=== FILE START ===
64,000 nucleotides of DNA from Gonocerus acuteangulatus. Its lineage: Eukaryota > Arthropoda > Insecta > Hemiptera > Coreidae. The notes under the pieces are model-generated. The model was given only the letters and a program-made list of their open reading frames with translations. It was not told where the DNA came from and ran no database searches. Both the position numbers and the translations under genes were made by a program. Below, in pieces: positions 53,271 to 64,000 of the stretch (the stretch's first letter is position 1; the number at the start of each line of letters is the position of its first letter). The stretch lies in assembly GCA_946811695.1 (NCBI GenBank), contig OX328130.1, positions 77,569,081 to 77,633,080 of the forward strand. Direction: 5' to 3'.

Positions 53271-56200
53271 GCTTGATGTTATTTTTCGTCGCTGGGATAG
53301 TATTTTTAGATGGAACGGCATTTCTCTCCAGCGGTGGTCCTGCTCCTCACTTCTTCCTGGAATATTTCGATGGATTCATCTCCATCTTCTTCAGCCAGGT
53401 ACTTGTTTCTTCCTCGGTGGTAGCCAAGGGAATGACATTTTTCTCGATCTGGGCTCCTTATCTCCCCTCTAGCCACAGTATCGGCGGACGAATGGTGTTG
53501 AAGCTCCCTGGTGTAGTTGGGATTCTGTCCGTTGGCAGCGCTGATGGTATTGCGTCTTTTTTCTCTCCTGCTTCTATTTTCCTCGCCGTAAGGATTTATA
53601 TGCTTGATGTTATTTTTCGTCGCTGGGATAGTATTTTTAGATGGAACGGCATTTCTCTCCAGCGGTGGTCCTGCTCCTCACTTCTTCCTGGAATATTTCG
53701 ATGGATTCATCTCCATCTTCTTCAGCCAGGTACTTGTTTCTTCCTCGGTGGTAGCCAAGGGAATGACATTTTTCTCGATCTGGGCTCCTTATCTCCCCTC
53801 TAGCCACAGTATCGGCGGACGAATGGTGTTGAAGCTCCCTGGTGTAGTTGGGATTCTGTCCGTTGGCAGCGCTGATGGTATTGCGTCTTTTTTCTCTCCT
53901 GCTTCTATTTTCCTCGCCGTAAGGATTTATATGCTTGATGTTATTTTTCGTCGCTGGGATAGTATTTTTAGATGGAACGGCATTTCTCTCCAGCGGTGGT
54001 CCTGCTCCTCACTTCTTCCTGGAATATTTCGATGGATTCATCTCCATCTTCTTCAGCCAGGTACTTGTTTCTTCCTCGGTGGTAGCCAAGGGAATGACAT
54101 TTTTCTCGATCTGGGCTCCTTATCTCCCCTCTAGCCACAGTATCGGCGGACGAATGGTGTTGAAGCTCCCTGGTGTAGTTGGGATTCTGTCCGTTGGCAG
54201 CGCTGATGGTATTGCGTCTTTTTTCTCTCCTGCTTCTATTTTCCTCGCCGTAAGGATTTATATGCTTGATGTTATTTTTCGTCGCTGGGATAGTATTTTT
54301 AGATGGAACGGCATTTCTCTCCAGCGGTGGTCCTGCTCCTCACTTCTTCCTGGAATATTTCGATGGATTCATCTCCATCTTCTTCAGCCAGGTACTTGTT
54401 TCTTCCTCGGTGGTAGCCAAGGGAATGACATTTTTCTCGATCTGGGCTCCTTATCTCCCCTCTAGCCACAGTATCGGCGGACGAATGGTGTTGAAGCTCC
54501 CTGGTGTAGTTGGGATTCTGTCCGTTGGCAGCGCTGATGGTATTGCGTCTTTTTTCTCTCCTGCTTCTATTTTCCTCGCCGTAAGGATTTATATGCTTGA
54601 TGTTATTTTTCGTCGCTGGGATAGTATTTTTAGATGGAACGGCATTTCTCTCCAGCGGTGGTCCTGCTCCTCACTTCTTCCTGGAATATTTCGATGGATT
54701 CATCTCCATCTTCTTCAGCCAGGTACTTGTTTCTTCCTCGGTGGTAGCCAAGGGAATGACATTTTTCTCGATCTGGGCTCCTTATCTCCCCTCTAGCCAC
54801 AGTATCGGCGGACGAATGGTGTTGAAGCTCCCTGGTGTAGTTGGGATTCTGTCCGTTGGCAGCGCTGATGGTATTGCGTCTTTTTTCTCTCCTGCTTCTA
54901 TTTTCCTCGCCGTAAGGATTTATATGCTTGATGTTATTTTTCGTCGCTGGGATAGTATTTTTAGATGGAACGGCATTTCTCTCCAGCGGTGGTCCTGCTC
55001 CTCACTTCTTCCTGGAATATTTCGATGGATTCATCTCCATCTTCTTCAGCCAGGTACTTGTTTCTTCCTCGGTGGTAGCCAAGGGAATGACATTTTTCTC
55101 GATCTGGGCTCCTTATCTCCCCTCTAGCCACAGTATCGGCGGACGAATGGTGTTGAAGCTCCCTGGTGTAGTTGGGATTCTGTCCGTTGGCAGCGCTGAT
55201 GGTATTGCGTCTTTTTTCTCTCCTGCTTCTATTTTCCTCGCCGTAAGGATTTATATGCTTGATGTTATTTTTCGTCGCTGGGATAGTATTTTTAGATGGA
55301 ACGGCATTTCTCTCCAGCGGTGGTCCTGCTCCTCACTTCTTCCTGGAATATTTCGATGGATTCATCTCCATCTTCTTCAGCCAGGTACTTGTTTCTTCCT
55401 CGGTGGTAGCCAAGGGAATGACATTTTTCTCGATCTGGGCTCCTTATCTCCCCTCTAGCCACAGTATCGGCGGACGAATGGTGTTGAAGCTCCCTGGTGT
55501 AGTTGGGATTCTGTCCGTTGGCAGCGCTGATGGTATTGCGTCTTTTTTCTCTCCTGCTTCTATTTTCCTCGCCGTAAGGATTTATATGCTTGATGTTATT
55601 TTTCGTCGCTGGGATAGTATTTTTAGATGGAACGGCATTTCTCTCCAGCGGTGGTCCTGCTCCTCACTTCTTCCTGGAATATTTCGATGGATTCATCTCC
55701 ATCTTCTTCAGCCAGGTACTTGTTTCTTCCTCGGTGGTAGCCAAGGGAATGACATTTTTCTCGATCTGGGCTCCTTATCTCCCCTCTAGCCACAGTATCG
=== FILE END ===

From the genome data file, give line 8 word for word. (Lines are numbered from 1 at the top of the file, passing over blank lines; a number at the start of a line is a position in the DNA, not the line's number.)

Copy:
53701 ATGGATTCATCTCCATCTTCTTCAGCCAGGTACTTGTTTCTTCCTCGGTGGTAGCCAAGGGAATGACATTTTTCTCGATCTGGGCTCCTTATCTCCCCTC